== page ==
8 months ago

2017 HCHB_digital

Wound Care Our skin acts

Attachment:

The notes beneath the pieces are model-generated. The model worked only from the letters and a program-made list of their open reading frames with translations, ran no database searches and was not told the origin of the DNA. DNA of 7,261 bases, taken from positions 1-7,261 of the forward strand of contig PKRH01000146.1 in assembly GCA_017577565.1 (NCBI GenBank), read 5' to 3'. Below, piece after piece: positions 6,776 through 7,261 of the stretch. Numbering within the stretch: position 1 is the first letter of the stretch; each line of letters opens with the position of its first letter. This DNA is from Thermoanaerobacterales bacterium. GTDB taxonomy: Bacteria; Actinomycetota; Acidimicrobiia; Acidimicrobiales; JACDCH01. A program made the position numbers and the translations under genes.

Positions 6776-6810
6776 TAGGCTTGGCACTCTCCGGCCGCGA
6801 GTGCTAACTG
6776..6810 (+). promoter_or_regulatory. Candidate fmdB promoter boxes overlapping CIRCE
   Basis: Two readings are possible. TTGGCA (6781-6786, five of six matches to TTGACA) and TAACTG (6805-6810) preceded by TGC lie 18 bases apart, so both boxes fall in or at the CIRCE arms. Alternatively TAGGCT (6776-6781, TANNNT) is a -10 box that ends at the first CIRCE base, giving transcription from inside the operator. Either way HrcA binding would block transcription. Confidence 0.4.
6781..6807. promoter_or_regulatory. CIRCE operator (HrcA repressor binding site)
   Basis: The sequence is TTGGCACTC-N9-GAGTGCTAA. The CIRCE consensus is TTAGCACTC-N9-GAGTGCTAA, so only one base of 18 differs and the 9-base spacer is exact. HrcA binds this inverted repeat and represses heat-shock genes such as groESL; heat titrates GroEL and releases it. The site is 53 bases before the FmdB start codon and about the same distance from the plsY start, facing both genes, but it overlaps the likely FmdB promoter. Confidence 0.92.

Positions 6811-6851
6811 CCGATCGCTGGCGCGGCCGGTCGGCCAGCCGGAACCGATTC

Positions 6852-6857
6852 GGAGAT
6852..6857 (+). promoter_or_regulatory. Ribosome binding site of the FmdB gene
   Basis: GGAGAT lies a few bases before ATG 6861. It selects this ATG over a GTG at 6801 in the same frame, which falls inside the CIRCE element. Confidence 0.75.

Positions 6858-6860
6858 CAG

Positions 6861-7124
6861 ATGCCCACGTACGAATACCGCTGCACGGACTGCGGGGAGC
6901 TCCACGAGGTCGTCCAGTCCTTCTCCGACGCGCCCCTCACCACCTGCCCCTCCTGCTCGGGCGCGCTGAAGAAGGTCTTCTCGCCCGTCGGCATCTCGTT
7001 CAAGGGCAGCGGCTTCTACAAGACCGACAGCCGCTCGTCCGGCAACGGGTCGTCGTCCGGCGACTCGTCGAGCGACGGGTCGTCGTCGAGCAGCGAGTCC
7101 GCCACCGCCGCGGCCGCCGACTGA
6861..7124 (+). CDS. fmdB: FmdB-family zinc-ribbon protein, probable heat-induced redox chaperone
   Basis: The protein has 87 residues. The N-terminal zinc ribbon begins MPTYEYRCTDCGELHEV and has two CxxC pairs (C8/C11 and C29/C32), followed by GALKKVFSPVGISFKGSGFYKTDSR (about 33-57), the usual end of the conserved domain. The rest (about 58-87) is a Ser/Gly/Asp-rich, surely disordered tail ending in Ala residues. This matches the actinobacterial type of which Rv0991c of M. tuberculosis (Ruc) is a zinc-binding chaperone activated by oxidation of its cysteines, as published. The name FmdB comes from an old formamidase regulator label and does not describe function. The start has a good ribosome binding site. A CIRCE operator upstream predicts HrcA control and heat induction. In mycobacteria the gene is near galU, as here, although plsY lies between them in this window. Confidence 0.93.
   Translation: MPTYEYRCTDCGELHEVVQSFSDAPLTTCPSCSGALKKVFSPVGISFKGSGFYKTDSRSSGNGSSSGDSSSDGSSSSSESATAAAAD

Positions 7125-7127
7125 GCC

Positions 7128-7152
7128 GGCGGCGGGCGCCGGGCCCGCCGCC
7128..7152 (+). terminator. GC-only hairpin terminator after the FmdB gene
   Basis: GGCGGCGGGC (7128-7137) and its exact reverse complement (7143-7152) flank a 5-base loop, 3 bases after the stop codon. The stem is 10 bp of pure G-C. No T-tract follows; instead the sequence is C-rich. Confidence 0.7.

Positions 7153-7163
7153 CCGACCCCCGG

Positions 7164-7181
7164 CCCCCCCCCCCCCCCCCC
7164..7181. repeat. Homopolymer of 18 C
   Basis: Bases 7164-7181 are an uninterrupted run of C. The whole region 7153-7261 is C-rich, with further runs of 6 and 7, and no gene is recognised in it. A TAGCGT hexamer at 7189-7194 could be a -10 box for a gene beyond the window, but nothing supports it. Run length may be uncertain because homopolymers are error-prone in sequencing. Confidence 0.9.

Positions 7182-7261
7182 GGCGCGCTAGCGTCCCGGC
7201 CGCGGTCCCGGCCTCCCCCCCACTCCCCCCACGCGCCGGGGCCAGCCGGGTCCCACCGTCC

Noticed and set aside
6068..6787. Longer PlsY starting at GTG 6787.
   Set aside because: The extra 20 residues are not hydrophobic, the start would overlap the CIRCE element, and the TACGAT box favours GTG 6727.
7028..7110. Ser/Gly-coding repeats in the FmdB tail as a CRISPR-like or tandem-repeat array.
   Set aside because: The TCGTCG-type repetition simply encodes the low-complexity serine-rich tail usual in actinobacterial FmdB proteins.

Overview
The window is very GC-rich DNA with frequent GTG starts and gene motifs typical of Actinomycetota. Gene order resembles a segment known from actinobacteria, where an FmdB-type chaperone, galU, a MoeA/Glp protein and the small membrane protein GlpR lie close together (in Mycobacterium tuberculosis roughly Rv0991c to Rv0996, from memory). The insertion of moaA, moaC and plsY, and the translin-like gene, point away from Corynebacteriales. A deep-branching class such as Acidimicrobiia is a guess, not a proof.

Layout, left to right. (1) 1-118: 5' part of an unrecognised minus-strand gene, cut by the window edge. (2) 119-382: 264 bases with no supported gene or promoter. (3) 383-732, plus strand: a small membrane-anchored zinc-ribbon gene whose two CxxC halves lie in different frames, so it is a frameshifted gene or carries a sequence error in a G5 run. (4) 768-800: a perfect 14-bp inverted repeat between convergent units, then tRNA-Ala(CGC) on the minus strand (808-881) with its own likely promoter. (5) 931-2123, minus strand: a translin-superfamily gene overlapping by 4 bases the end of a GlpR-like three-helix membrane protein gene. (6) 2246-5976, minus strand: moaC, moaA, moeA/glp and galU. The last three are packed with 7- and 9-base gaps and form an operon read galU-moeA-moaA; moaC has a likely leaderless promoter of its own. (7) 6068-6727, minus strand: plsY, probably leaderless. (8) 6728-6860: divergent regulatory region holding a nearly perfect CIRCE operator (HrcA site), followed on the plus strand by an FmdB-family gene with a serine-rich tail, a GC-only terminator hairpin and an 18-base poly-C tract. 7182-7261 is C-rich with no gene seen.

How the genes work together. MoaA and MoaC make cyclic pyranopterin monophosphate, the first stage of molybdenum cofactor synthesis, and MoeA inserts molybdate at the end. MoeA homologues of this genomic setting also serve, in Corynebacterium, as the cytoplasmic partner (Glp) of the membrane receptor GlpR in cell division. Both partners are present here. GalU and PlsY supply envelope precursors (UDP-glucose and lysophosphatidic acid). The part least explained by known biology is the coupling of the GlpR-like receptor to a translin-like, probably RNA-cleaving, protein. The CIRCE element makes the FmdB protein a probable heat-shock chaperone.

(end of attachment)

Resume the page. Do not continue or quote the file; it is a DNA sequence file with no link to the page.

Wound Care Our skin acts as a barrier to the outside world, protecting us from infection, temperature extremes and UV radiation; and internal organs and other structures from damage. A wound is a break in the skin which may be caused by cuts or abrasions (see also Cuts, Abrasions and Blisters), surgery, cancer, burns, trauma to fragile skin, penetrating objects, pressure sores, skin ulcers, and many other things. Some people are more prone to wounds, such as elderly people, people with diabetes, and people taking corticosteroids. Most wounds heal faster and with less scarring if the wound is kept moist. Modern dressings containing hydrogels and other substances prevent wounds from drying out and absorb fluid (exudate) from weeping wounds. Serious wounds often need long-term treatment and patients are usually under the ongoing care of a nurse and/or doctor. However, patients may wish to buy dressings at the pharmacy. Initial assessment If a customer presents to your pharmacy with an acute wound, get them to stem TREATMENT OPTIONS Category Examples Comments Sanitising products eg, MicroCleanz Eliminates most common harmful germs and bacteria. Convenient alternative to hand washing. Saline for cleansing [GENERAL SALE] eg, saline 0.9% (GP Wound Wash Saline) Normal saline (saline 0.9%) or tap water have similar outcomes when used to clean wounds. Antiseptic wound care applications Products to stop bleeding Wound healing products Dressings Topical anaesthetics [GENERAL SALE] benzalkonium chloride (eg, Bepanthen, Dettol Antiseptic Wound Wash Spray) bufexamac + chlorhexidine + lignocaine (eg, Ethics 4 Way Antiseptic Soothing Cream) chlorhexidine ± cetrimide (eg, Medipulv Antiseptic Powder (with allantoin), Savlon*, Soov Cream* [with lignocaine]) chloroxylenol (eg, Dettol Antiseptic) honey, medical grade topical (eg, Manuka Health Wound Gel, Medihoney Antibacterial Medical Honey) polyhexanide with betaine (eg, Prontosan) povidone iodine (eg, Betadine Antiseptic liquid/ointment/ spray*) silver (eg, Skybright Colloidal Silver) stabilised hydrogen peroxide (eg, Crystaderm*) super-oxidising solutions (eg, Microdacyn Wound Care solution/hydrogel*) [PHARMACY ONLY] eg, chlorhexidine, cetrimide, lignocaine (eg, Medicreme Antiseptic cream) eg, Celox Nose Bleed dressings, Celox Granules, Celox Gauze Pad [GENERAL SALE] eg, Mebo Wound repair eg, Manuka Health Wound Dressings, Nexcare Sensitive Skin range, Nexcare Waterproof Bandages [PHARMACY ONLY MEDICINE] eg, lignocaine/prilocaine (Emla cream) Topical antiseptic agents may help reduce the risk of future infection when applied to an acute wound. They are preferred over topical antibiotic agents because they are broader in their spectrum of activity, less likely to cause allergic reactions, and rarely associated with bacterial resistance. Ensure correct dilutions are used. Super-oxidising solutions, polyhexanide, diluted bleach, chlorhexidine, silver and cadexomer iodine cause less rejuvenating tissue damage than unstabilised hydrogen peroxide and povidone iodine. Super-oxidising solutions and solutions that contain betaine also possess antibiofilm activity. No clinically important resistance has been noted to super-oxidising solutions, polyhexanide, diluted bleach, silver, iodine, hydrogen peroxide and honey. Gram negative bacilli resistance has been reported with chlorhexidine and benzalkonium. Some strains of Staphylococcus aureus (including methicillin-resistant S. aureus [MRSA]) are resistant to chlorhexidine, cetrimide or benzalkonium. Honey has antibacterial properties and provides a moist environment for healing minor wounds. Diabetics may need to monitor blood sugars (refer to pharmacist). Hydrogels donate moisture to a dry wound, improving healing. Contain chitosan obtained from shrimp shells that clots blood within 30 seconds. Effective even for people who take anticoagulants such as warfarin. Does not affect long-term wound healing. No adverse reactions reported even in patients with a known hypersensitivity to shrimp or crab. Supports the body’s immune response to fight infection, and promotes natural skin healing, minimising scarring. Wound dressings containing medical grade manuka honey have natural antibacterial properties and help maintain a moist wound surface. For more information about other dressings see Treatment options in Cuts, Abrasions and Blisters. Lignocaine/prilocaine creams can be used before cleaning painful wounds, such as leg ulcers. Apply to the skin 45–60 minutes before the procedure. Natural / herbal products / supplements Honey, St John’s wort, trypsin, calendula ointment, zinc cream, vitamin A ointment Products with an asterisk have a detailed listing in the Wound Care section of OTC Products, starting on page 267. Topical honey-impregnated dressings or creams appear to improve wound healing, reduce odours, help clean the wound and decrease risk of infection. Topical St John’s wort, trypsin, calendula, vitamin A and zinc also have skin healing properties. A part of your everyday. New Zealand’s premier pharmacy website keeping you up to date between issues. Page 172 HEALTHCARE HANDBOOK 2017-2018 Common Disorders